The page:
The Carolina Panthers and veteran tight end Greg Olsen have mutually agreed to part ways, per multiple reports. While this news doesn’t necessarily seem to be important to the Buffalo Bills, it should be.
Buffalo needs more production from the tight-end spot. They have a promising-looking young rookie in Dawson Knox, but the veteran options on the roster from last season, Tyler Kroft and Lee Smith, combined for only ten receptions, 102 receiving yards, and two touchdowns on 19 targets. Even though Knox has great potential, his rookie-year numbers (28 catches, 388 yards, two touchdowns) were nothing special in an NFL where receiving numbers and passing numbers continue to balloon yearly.
While Olsen may be an older veteran (he turns 35 in March) he still out-produced the entire Buffalo Bills’ tight-end group by himself last year. While Buffalo’s tight ends, when adding Tommy Sweeney’s numbers to the aforementioned trio, combined to catch 46 passes on 82 targets for 604 yards and four touchdowns, Olsen himself nabbed 52 passes on 82 targets for 597 yards and two touchdowns.
The Carolina-to-Buffalo connection is obvious here, as general manager Brandon Beane and head coach Sean McDermott are familiar with Olsen from their shared time with the Panthers. If Olsen wished to join a TV booth instead of continuing his playing career, he probably would have retired rather than negotiated for his release. If Olsen wants to continue playing—even just for another year—he is clearly worth the add to the Bills, and Buffalo should be a comfortable fit for the New Jersey native given his knowledge of the brain trust in Orchard Park.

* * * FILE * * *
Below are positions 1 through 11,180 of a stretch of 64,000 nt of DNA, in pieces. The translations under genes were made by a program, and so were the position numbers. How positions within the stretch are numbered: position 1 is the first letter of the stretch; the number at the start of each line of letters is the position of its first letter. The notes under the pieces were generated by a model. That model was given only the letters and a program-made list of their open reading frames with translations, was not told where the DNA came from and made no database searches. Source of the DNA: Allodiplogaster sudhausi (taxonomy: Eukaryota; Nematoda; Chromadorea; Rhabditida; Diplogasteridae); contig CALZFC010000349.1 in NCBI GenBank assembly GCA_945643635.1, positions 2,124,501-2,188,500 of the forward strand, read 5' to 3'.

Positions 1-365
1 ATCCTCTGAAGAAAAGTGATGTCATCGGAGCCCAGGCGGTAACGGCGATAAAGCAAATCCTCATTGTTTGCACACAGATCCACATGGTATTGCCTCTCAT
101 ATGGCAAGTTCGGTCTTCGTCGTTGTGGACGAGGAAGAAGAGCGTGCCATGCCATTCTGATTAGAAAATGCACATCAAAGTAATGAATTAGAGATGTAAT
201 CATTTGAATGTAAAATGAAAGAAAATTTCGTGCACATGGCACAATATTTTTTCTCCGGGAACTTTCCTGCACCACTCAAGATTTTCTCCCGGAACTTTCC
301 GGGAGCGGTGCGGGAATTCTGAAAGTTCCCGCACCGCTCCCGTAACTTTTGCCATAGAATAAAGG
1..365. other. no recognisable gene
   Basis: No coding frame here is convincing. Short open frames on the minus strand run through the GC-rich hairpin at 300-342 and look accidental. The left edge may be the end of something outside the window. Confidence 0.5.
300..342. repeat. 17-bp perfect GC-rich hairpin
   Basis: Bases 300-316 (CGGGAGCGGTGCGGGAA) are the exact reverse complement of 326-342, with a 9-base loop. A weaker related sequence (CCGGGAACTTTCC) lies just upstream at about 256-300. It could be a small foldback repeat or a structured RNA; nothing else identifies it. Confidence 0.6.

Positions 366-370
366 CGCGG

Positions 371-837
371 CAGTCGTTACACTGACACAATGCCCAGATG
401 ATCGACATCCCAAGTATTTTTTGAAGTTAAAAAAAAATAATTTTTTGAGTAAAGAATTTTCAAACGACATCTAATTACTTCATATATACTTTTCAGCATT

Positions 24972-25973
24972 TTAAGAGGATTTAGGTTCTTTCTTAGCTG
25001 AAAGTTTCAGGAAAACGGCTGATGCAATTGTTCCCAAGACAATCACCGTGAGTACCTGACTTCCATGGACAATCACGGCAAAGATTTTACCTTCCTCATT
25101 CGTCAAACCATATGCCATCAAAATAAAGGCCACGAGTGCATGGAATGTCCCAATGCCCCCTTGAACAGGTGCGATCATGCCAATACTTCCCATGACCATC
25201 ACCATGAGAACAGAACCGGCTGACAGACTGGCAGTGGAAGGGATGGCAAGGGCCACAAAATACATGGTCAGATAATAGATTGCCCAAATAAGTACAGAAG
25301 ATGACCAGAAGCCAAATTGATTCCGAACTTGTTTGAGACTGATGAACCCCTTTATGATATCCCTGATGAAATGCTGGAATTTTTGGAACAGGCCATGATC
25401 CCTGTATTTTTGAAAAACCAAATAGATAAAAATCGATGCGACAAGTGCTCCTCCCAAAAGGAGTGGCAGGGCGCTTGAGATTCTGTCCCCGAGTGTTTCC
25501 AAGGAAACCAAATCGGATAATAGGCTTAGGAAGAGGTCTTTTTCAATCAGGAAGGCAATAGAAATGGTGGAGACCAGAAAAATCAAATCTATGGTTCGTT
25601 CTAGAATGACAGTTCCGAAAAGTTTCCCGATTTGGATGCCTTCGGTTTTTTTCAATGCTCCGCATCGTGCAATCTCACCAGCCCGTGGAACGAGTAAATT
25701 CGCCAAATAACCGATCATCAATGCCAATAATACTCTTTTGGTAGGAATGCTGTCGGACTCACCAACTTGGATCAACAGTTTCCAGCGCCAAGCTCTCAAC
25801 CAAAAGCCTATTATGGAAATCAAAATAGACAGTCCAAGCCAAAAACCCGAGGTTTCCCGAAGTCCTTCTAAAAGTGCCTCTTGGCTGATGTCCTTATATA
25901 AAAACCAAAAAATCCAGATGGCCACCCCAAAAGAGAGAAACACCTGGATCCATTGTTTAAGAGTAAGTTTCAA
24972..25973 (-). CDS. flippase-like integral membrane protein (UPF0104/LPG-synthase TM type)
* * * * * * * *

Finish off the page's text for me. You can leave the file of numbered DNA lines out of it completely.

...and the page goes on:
Adding Olsen on a reasonable contract (think one year at $4 million) would allow the Bills to part ways with both Kroft and Smith, saving the team a net total of $3.5 million (that’s a $7.5 million cap savings by releasing Kroft and Smith minus the $4 million paid to Olsen). If healthy, Olsen is a far superior player to both Kroft and Smith. Not only that, he is the consummate professional, someone who could help Knox quite a bit in his second season in the pros.
Essentially, the Bills would make Olsen their 2020 version of Frank Gore, with Knox playing the role of Devin Singletary. The only difference, I assume, is that the coaching staff would be far more willing to play both the mentor and the mentee together, as a two-tight-end set with Knox and Olsen could wreak havoc on defenses, especially with a burner like John Brown on the outside.
Signing Olsen almost makes too much sense. I imagine that Brandon Beane has already had the same thought cross his mind, and it wouldn’t surprise me if the Bills looked to add Olsen sooner rather than later. Remember, like with Vontae Davis after his release from the Indianapolis Colts, the Bills do not have to wait for the start of the free-agent period to sign Olsen given the fact that his contract did not expire.
Olsen is the ideal fit for the Bills in a short-term sense. Let’s hope the Carolina connection remains strong.